Loving Rilke

A little while back, I reviewed the book by Pico Iyer in which he explored his obsession with Graham Greene, a man whose novels gave him uncanny insight into himself. Iyer wondered whether the strange power of writing came from an author’s ability to know us better than we know ourselves, and to provide an unexpected but illuminating pathway into the deeper reaches of our identity. With the work of some writers, he suggested, the process of reading is more than mere identification, it is a kind of homecoming.

I have four writers who occupy places in a kind of pantheon of literary wonders: Rilke, Kafka, Colette and Willa Cather. They are my Graham Greenes. Over the next few weeks I thought I would write about the relationship I have to them.

Rilke in an unusually jaunty and nonchalant mood.

Rilke is for me the gift that keeps on giving. As with all my special authors, I found it hard at first to even see, let alone articulate, what it was I found so hypnotic about him. It’s only in later life, as I’ve come not just to understand myself better, but to mature into the person I didn’t know I would become, that I can trace the outline of some reasons.

Whatever Rilke writes, there’s an urgency and a passion about it, an intensity that makes the words leap from the page. In his Letters to a Young Poet, Rilke writes:

A work of art is good if it has grown out of necessity. In this manner of its origin lies its true estimate: there is no other. Therefore, dear Sir, I could give you no advice but this: to go into yourself and explore the depths whence your life wells forth; at its source you will find the answer to the question whether you must create.’

I love this about Rilke; he manages to find a way to be given over entirely to literature without coming across as narcissistic, pretentious, hypocritical or overly idealising. Being dedicated to art is something of an anachronism in the 21st century, if not a shameful pose. What does it mean – if anything? – to look for a properly artistic path in a world where publishing is dominated by commercial concerns? What does an artist’s life look like today? Unlike Rilke, I don’t have aristocratic friends with castles on rocky promontories to go to when in search of inspiration. I have lunch boxes to prepare, and groceries to buy and, now I think of it, a load of washing waiting to be transferred to the tumble drier. How is it possible to create when daily, ordinary demands make a mockery of the vulnerabilities, the ideas, the painfully important things, in other words the very stuff of art that reality persists in covering up?

But Rilke always leads me back to the right path: it’s not about doing, but being.

Let your judgements have their own, quiet, undisturbed development, which must, like all progress, come from deep within, and cannot in any way be pressed or hurried. It means everything to carry for the full time and then to bring forth. […] To be an artist means: not to reckon and count; to ripen like the tree which does not force its sap and stands confident in the storms of Spring without fear lest no Summer might come after. It does come. But it comes only to the patient ones, who are there as if eternity lay in front of them, so unconcernedly still and far. I am learning it daily, learning it through pains to which I am grateful: patience is all!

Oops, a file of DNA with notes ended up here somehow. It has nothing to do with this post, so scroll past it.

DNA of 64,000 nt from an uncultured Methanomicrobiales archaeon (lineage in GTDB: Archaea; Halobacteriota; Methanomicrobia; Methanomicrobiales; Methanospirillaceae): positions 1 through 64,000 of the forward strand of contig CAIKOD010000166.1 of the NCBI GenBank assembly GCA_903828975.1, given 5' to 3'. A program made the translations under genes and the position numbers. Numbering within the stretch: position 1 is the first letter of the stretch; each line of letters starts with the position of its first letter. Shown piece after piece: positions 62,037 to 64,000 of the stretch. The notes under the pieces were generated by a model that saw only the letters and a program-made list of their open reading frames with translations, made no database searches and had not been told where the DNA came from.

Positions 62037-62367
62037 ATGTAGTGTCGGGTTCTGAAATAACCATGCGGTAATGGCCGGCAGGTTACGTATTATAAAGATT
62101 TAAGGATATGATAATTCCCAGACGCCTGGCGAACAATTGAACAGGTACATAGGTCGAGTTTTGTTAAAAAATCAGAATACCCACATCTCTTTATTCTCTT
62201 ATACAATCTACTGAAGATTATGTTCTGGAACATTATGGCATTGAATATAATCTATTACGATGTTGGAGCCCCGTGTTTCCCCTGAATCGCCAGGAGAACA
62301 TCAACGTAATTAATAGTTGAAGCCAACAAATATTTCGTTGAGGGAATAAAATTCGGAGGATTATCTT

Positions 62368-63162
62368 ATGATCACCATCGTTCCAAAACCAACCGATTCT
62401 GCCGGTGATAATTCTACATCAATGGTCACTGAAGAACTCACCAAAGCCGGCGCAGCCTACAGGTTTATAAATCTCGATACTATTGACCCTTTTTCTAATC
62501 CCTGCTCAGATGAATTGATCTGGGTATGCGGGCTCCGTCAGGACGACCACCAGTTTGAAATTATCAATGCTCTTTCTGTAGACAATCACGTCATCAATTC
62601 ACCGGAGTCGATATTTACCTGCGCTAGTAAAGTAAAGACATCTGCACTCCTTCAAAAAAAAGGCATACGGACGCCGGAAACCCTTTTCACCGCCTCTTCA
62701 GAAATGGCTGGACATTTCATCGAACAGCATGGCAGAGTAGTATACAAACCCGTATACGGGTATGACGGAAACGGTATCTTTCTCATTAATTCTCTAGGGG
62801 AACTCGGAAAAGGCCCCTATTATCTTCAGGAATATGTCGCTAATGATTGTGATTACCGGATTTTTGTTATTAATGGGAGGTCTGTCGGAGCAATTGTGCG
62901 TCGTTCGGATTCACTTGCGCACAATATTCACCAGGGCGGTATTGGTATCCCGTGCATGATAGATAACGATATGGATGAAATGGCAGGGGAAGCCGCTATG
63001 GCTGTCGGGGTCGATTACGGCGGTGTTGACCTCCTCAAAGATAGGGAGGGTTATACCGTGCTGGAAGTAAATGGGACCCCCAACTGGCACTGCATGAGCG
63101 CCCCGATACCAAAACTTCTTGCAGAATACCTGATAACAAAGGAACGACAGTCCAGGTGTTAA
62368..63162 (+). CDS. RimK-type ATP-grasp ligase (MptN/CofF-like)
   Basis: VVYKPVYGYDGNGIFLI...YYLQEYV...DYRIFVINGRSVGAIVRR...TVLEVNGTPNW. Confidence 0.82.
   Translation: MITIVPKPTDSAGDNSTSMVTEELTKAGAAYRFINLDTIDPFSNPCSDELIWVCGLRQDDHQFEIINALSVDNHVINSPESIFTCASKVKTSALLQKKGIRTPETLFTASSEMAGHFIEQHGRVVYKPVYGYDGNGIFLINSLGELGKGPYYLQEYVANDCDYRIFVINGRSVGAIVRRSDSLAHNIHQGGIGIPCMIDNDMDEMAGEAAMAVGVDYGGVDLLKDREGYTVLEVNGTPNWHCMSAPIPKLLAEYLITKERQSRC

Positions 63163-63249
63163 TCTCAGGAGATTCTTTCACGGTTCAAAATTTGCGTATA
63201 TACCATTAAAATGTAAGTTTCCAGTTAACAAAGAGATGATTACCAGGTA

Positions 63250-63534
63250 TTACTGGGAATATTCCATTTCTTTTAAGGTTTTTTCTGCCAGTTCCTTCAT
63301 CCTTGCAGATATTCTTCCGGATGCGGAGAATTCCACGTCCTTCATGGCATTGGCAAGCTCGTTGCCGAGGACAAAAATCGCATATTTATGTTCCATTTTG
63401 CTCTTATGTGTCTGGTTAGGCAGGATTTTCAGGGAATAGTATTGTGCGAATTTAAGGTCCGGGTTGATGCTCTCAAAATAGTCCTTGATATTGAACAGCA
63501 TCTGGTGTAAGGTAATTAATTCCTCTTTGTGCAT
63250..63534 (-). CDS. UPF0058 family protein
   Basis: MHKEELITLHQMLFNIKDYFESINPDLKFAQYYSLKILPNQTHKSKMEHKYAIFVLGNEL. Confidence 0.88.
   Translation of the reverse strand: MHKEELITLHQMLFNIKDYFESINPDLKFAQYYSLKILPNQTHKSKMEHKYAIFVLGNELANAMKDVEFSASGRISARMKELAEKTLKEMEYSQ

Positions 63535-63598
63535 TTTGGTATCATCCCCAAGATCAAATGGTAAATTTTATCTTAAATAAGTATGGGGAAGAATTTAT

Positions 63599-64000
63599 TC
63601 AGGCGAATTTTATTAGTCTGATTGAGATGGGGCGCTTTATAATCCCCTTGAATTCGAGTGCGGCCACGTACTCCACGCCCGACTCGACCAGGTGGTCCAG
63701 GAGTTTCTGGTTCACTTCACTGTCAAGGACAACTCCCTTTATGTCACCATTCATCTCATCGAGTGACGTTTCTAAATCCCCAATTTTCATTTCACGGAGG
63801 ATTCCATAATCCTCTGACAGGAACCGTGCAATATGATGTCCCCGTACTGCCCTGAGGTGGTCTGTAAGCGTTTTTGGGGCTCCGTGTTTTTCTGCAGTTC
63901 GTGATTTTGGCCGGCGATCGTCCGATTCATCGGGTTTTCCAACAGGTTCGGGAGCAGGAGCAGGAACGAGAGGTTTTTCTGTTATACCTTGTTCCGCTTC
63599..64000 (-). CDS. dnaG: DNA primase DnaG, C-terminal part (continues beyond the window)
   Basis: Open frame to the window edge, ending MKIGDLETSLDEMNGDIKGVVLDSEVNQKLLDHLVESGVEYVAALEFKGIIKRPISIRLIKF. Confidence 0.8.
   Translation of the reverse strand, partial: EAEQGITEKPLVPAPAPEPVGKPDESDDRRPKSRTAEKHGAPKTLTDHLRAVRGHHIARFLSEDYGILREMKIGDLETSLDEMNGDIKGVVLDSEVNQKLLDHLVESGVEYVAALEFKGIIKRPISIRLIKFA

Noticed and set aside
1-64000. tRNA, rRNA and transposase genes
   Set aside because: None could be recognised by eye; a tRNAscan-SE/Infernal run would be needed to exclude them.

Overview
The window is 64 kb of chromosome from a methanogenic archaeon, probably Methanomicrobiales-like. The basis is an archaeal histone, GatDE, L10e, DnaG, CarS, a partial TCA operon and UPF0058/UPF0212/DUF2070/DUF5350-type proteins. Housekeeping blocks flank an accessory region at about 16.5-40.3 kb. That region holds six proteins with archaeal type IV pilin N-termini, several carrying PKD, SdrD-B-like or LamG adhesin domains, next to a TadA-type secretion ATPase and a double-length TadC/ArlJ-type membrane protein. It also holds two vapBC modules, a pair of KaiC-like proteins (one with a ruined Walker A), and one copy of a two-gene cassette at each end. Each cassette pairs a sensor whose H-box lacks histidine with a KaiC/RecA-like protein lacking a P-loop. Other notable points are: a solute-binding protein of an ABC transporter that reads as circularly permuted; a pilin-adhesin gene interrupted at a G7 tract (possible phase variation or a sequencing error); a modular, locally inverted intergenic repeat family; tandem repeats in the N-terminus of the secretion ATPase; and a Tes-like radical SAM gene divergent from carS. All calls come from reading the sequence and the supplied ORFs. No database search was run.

The more usual, ‘brooding poet’ look.

This is a message I feel to be right: the need to wait for understanding to come, for what comes first is often convention, or personal prejudice, or some knee-jerk reaction. To write about what really matters, is to have patience to outlast the great tide of the superficial. But look, even as Rilke says something wise and wonderful, he reminds his readers that he does so from a firm position as wimp and failure. Rilke failed gloriously. He was often poorly and often blocked. He was disappointed and humiliated and forced to worry about finding a roof over his head, stuck with duties he didn’t want and demands he had neither time nor energy to accomplish. Oh Rilke’s life was often a mess, but he never shied from its messiness; rather he knew how to extract its virtue, by close observation and a sort of intrigued tenderness, even for the bad days. He made the most of everything.

I find this a particularly powerful stance given how porous Rilke was. A therapist once told me that porous people cannot be understood like others; they are beings from a different planet. I know Rilke was porous because of the way he wrote about his experiences. In The Notebooks of Malte Laurids Brigge, the narrator describes his first days and nights in Paris:

The electric street cars rage through my room with ringing fury. Automobiles race over me. A door slams. Somewhere a window-pane falls clattering. I can hear the big splinters laughing and the smaller ones sniggering.’

He goes for walks, but life still assaults him, even a woman merely sitting with her head in her hands:

The woman took fright and was torn too quickly out of herself, too violently, so that her face remained in her two hands. I could see it lying in them, its hollow form.’

The narrator finds himself on the inside of everything, unwillingly. Life is too penetrating, too loud, too determined to display its secrets. Even in writing about it, he can’t find sufficient distance to feel safe. The whole of the novel is about trying to find a form of narrative that will soothe his anxieties whilst uncovering the sorts of truths that will offer stability. Oh Rilke, how familiar that sounds!